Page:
None of them was a lie. Each synopsis was simply organized around a separate theme that threaded itself through my life.
I wrote the synopses as an exercise to show a friend how elastic our life narratives really are. She has been struggling with writing the truth of her story, and I wanted to help her see how maleable this so-called truth can be depending on the message we want to deliver.
Pushing and pulling our narratives into particular shapes is not essentially deceitful. It is something we all do all the time. We push our own experiences into the service of particular messages either to make ourselves look at our own lives in a certain way or to engage and teach others about a particular idea.
For instance, I have spent much of my time in the years since my early twenties concentrating almost primarily on the events that point out how I hurt someone terribly that I loved very much. It's obvious that much more went on over those years aside from instances of my being immature and thoughtless, but I chose to focus on the narrative that best supported my guilt. I was not only immature and thoughtless during those years, and so the narrative I chose to obsess over is obviously not the whole story.
The storyline that stars me as a duplicitous cuckold is not a lie, but it definitely isn't representative of my entire early twenties. It is but one narrative in a sea of many, and it has been my go-to tool for self-flagellation for nearly two decades.
Where the truth lies beyond the facts is difficult, if not impossible, to suss out, and I lean into the belief that there is no essential truth to find in an absolute sense. Every story is not only coloured but also, at root, created by our individual perspectives. Narratives that reach beyond the factual accounting of times and dates rely on the individual perspective of the narrator and the perceived needs of the narrator and/or audience to grow the flesh that allows them to be more than grocery lists of events.
The meaning within our stories happens beyond the accounting of the facts.
Instead of those seven dust-jacket synopses, I could have written hundreds of thousands of pages, if not millions, detailing the ins and outs of my days over that five-year period. I could tell you about every toothbrush I bought and what time I woke up every morning for 1826 days and how many steps I took to the corner of Broadway and 11th before turning right at 2:37 in the afternoon on the 3rd of July in 1995, but I doubt there would be much value in the chronological, technical minutiae of nearly two thousand days.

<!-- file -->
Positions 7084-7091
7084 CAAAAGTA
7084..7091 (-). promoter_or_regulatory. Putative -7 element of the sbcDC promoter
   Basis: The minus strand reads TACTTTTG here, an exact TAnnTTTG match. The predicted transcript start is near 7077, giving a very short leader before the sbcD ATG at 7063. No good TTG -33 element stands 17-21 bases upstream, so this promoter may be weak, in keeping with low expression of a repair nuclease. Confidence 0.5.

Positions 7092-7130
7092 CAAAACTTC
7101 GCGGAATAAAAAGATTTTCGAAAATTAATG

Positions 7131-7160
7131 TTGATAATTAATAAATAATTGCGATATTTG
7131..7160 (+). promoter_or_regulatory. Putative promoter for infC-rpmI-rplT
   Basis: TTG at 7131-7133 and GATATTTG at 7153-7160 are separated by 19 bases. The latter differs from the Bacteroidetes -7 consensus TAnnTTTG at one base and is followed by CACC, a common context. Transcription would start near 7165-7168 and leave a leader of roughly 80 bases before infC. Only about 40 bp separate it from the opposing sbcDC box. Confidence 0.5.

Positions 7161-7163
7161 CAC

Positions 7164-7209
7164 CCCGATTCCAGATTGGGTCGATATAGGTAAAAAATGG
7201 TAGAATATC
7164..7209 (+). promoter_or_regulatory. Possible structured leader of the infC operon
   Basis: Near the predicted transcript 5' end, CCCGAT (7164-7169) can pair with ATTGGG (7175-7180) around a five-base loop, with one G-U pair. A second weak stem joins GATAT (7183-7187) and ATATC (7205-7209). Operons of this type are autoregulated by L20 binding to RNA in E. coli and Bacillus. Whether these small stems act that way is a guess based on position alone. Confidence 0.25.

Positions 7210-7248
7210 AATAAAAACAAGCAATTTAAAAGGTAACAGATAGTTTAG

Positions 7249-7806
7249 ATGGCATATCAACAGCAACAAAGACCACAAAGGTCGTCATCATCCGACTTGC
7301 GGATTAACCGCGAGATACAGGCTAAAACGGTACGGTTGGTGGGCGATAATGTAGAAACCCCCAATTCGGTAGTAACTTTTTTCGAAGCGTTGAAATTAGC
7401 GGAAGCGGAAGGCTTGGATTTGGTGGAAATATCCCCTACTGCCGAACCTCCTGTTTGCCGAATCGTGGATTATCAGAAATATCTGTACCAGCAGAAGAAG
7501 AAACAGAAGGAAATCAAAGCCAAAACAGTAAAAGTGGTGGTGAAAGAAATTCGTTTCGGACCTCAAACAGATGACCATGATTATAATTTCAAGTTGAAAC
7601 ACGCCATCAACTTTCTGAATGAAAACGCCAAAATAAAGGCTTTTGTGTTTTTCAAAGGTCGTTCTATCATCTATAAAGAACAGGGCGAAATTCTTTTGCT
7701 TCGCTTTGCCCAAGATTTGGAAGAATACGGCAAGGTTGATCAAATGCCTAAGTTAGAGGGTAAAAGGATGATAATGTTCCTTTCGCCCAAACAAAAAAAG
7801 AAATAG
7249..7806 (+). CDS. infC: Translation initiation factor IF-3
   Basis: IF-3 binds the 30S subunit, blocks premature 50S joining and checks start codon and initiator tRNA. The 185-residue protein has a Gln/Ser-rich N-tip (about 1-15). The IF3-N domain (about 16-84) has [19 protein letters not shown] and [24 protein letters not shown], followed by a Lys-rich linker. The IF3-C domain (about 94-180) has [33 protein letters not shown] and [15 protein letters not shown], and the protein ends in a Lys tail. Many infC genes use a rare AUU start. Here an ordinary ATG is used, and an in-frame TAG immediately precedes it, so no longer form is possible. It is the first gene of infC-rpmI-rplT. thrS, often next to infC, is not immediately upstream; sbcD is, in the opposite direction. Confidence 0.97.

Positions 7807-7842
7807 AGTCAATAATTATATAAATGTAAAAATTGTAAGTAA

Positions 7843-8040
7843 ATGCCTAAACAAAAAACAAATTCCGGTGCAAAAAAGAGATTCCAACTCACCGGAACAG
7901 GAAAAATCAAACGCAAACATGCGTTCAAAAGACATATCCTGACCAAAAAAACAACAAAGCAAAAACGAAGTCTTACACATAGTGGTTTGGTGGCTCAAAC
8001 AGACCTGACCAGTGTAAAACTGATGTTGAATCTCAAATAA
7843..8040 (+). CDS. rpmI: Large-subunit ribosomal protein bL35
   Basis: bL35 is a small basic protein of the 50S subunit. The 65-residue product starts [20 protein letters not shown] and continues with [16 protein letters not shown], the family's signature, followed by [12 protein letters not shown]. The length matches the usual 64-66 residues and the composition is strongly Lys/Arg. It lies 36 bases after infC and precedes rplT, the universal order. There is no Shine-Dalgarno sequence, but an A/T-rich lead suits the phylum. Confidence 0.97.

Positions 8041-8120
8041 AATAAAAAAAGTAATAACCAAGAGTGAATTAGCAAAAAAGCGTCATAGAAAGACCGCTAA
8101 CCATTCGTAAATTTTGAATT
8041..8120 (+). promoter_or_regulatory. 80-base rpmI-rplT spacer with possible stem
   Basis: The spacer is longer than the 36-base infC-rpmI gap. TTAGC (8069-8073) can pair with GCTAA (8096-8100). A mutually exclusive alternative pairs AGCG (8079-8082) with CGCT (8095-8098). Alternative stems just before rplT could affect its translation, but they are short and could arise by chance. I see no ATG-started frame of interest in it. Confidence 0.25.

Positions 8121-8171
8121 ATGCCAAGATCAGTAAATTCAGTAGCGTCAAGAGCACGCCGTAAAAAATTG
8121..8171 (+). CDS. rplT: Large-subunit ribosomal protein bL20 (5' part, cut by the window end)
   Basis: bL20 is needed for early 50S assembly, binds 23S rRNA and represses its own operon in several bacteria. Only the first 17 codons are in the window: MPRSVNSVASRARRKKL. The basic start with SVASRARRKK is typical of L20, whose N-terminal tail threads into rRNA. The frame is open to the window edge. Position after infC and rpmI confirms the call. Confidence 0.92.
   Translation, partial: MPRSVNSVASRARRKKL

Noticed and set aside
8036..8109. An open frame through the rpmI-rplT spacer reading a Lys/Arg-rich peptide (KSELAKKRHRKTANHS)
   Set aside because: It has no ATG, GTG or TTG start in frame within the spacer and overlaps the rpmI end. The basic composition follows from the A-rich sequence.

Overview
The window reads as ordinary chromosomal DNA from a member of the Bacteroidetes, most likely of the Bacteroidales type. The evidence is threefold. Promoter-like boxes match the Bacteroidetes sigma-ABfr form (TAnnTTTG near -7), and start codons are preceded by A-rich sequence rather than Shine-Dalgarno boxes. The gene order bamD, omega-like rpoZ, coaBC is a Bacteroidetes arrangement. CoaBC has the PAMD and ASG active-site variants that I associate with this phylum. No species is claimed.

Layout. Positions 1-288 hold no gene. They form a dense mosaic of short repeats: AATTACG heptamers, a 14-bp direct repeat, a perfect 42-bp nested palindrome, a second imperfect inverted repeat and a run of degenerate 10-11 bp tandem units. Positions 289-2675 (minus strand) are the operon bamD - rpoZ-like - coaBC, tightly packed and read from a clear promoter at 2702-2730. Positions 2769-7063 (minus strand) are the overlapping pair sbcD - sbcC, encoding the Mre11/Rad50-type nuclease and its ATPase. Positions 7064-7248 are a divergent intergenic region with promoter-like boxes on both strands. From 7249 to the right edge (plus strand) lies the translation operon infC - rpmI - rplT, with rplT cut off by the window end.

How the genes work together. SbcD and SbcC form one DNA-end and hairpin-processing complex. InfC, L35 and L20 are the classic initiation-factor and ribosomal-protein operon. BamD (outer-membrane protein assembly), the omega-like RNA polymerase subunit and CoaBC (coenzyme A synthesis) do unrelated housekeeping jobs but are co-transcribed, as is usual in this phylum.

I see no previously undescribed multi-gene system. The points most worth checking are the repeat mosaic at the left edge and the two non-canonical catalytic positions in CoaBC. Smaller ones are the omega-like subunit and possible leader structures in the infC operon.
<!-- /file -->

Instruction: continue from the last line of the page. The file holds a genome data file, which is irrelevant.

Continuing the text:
Does the truth of my life story lie only in the facts? No, but neither can it be found in the narrative choices I make to tell you about my chosen thread. The truth of my life shifts in both small and large ways with each movement I make, and my perspective on all of the stories from my days before this moment shift along with it.
I wonder sometimes if the divide between fiction and nonfiction when it comes to personal narrative is at least partially defined by intention. My intention is to be honest here to the best of my abilities. I won't lie outright about the facts of where I've been and what I do and who I am, but I am certain that self-deception and ignorance lead to inaccuracies at times.
This wandering line between fiction and nonfiction used to worry me. How honest was I being? Had my being fanciful dipped into too much twisting of the truth? Was my own perception of the meaning in a story actually a perversion of the empirical data?
I worry less now about digging away at what I once hoped to be the absolute truth. A story I told ten years ago through the lens of my 28-year-old self has changed now that I see it through my 38-year-old self's lens, and yet what I see in that story is no less or more true now than it was then. Meaning is shifty that way. It's not like a receipt stapled into a tax file.
We don't get to take comfort in absolute truth. Clinging to absolutes is a sign of fear and panic, not rightness and conviction.
I am by no means advocating that all personal narratives are the equivalent of fiction and that we should all lie with impunity unto the service of the story and its message. What I am advocating for is the therapeutic acknowledgement of the natural elasticity of our perception of our own lives and the allowance for the stories we tell ourselves to grow and to change as we do.
Bits of yourself speak to you from your past about what happened then, and the you of now speaks to those stories about how they sit in the context of all that has happened since, and you become a powder keg of stories informing stories.
Instead of fussing over a phantom essential truth behind our personal experience, I find it more useful to look into the meaning within the shifting sands of our narratives, to dig into the why and how of the stories we tell. When I write about my life, I ask myself:
Do you struggle with the line between fiction and nonfiction in your personal narratives? What drives you to tell your stories? What keeps you from telling some of them?